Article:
oh, and johnny, take crew. cab 4x4 GM above with 33s and tell me how it stops? Slow, cause big wheels take longer to stop, and the GMs here have little tires, people tend to go bigger with tires, I am sure GM folks everywhere will be buying big tires to clear speed bumps.

Then add all the weight (that most of us don't need) of the options said GM trucks don't have, add them, and see how your Generic Motors truck stops, like the last shootout, add weight to those light weight GMs, they don't do so well stopping!

Just sounds incredible that these "cars" have such small payloads.

Something like this would send the owners into shock.

@TRX 4 Tom (Ram coils replace Crown Vic) - we don't have a penny any more and.............. seems to me that you are the one that is fixated on "sag".

There are medications for correcting sag. Maybe your outlook will be better once that problem is addressed ;)

BTW - Ram won't sag with or without airbags since 490lb isn't really a load for a pickup - well...... sorry...... a sedan with a sun deck.

Actually, just trying to compare, we have to compare some way, right?

Oh wait, Lou, if they just slapped a rating as high as the others on there, you would be happy? It wouldn't matter if the Ram or others could do what it said, Lou would be happy.

Hey Lou, just because Ford and Chivy say they can tow 11k, does that mean they really can? All it takes to make you happy is a rating on paper, not realistic.

Maybe, like I said, Mark Williams shoulda checked squat, not sag (sounds like you need to go to the doctors as much as you say SAG) when that Ram had over its payload in the last challenge, but lightning Lou wants none of that, as long as those unreliable Ecoboost engines win.

And yeah, that Ram handled it just fine, you just wont read of it.

Oh, BTW, Lou. that Edmunds I copied and pasted is from the test of v-6s, where the Ford couldn't handle 99% of what it was rated to do. So it got a trans hot light, which prevenred it from hinting, oops, I mean shifting.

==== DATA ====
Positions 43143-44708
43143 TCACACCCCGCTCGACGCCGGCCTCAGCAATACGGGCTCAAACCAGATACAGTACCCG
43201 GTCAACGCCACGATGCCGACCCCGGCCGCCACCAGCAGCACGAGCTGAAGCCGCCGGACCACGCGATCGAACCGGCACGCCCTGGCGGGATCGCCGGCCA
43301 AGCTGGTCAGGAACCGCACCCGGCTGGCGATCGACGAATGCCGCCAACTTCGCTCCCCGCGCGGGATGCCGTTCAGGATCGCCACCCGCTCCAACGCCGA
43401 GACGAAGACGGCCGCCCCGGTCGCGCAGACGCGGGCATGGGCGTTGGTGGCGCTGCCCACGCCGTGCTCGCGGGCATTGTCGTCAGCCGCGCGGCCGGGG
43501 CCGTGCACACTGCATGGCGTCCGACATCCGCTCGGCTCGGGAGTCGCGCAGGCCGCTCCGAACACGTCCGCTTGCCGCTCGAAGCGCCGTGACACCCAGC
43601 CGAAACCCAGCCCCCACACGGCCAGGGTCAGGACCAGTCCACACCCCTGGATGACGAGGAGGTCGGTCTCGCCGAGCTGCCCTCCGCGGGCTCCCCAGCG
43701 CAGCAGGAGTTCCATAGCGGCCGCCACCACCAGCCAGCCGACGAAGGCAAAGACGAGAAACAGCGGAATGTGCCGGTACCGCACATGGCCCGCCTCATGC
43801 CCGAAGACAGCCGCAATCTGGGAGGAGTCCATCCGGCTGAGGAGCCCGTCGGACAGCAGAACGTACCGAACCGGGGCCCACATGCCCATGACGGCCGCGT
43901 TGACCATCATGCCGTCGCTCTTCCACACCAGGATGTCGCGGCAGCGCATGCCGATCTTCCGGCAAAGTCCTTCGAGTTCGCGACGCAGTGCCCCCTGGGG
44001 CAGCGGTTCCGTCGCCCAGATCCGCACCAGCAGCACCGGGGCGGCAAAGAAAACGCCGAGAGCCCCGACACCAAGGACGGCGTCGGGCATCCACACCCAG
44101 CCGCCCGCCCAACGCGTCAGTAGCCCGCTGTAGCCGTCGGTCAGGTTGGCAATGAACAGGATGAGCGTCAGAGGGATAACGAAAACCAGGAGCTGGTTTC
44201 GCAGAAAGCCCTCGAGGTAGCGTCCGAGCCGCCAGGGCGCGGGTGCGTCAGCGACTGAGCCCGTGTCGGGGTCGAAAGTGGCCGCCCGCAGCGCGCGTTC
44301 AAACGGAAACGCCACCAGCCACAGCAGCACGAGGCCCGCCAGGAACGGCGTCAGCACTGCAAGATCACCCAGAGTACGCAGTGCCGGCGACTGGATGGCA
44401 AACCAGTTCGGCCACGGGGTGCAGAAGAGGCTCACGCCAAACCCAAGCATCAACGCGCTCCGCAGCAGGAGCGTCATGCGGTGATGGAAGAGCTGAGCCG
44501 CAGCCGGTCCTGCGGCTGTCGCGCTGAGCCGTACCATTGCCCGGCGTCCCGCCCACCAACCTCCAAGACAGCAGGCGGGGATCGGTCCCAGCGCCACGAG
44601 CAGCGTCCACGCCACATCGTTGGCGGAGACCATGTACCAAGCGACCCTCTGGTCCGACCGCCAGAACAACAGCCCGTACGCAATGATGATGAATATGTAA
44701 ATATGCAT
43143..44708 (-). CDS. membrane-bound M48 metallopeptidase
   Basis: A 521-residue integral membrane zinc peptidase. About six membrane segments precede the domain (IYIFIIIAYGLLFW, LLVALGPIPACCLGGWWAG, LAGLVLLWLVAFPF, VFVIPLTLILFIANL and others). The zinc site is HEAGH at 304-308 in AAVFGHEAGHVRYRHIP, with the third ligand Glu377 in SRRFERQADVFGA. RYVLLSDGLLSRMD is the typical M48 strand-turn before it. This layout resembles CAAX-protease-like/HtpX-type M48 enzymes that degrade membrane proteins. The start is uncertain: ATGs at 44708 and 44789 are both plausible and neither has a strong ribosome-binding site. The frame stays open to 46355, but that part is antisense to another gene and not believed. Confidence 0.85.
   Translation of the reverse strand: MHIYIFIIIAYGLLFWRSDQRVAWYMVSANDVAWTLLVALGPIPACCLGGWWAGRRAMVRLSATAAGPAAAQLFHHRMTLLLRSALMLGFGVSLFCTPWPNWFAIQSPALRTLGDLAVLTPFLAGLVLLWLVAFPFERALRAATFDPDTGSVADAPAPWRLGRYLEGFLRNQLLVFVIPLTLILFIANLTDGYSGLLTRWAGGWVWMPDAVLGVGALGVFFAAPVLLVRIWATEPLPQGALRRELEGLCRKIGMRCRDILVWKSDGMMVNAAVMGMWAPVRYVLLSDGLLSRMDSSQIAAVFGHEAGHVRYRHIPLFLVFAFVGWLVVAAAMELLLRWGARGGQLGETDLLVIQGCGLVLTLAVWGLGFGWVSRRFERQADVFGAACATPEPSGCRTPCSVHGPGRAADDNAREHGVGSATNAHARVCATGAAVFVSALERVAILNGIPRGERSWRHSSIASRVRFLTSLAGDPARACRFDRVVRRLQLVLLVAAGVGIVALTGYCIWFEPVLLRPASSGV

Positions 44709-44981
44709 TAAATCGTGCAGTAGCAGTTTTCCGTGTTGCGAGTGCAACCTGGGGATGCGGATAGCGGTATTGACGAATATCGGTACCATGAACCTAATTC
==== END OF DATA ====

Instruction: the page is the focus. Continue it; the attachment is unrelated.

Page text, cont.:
It's all in a rating to you.

Hey Lou, did you know the Ram 2500 coil 2014 crewcab 4x4 has a payload rating as high or higher then an equal GM or Ford? With 6.4.

Oh wait, you read one thing from TFL Trucks, and made your narrow minded oppinion up, and one guy sorta liked the Chivy better, but he wasn't sure. Sounds like a review for you!

Meanwhile, Diesel Power tested a 4x4 crew cab Cummins ride quality was: "one of the biggest complaints about 3/4 ton trucks that we have heard over the years has been about ride quality.(a complaint means not being real happy about something, in a way) Traditionally, to achieve the high payload and towing capacities, these trucks have needed an extremly firm suspension.

They went on to say "The Ram 2500s ride is not soft, but it is no longer kidney jarringly stiff. A comparison we can all relate to would be a leaf sprung truck with 800 pounds of sandbags in the bed."

They drive all sorts of heavy duty trucks, so I would trust their oppinion more then 3 guys that do a series of 0-60 empty or trailer tow tests, of all kinds, but not near as much seat time in heavy duties.

Lol, narrow minded Lou, putting kidney belts on his kids.

I also have to wonder how Mark the Ford guy Williams got the numbers he did?

Diesel Power tested the 1500 Larimie 4x4 crew cab loaded, with heavy Ram boxs, 150 pounds, air suspension@100 plus, 20 inch wheels, and they said the curb weight, full of fuel, no driver, was 6,040 pounds. They said payload was1,140 pounds. Cat scale used.

Yeah, I know 1,140 isn't much, but there is a huge differance in Mark's numbers and Diesel Powers.

@TRX 4 Tom (Ram coils replace Crown Vic) - you are a real funny dude. Narrow minded? I look at what I read and comment upon it.
Unlike you, I do not mine the net for data to prove than a brand I favour is markedly superior to anyone else's brand.

The Ram 1500 loaded with options is a sedan with a sundeck.

That is irrefutable.

I don't need to hunt for alleged superiority of any brand. If I run accross some interesting points, I will post them. You or anyone else are free to confirm or refute that information.

This thread was/is about V6 trucks not 2500's.

Still bent out of shape by that TFL Truck story.

I'm sure that it hurts when someone says a Chevy (the brand you love to hate) rides better than a Ram.

Your posts prove that out.

I'd buy a Chevy over a Ram any day when it comes to HD's. Especially since they have changed all of the interior bits that I hated about the last gen trucks.

Lets see here, the Toyota has the lowest (quickest) gearing, weighs 1k LESS than the others, and is only a little bit faster? and only gets .5mpg more than a truck that weighs over 1kMORE!. Yes the Chevy does have the lowest (highest ) gearing than the others! or maybe the Nissan is close, but then again that does weigh a lot less. Yes the Chevy/GMC has the most payload, and decent towing numbers. But how can the Ram have such a low payload, and high towing numbers? maybe a ghost driver with a 8k trailer? and no fuel?

Tires stop a vehicle.
0.75-0.85g is pretty poor relative to what a car with even OEM tires can do.
What was the actual inflation pressure for these runs? (not just cold inflation numbers)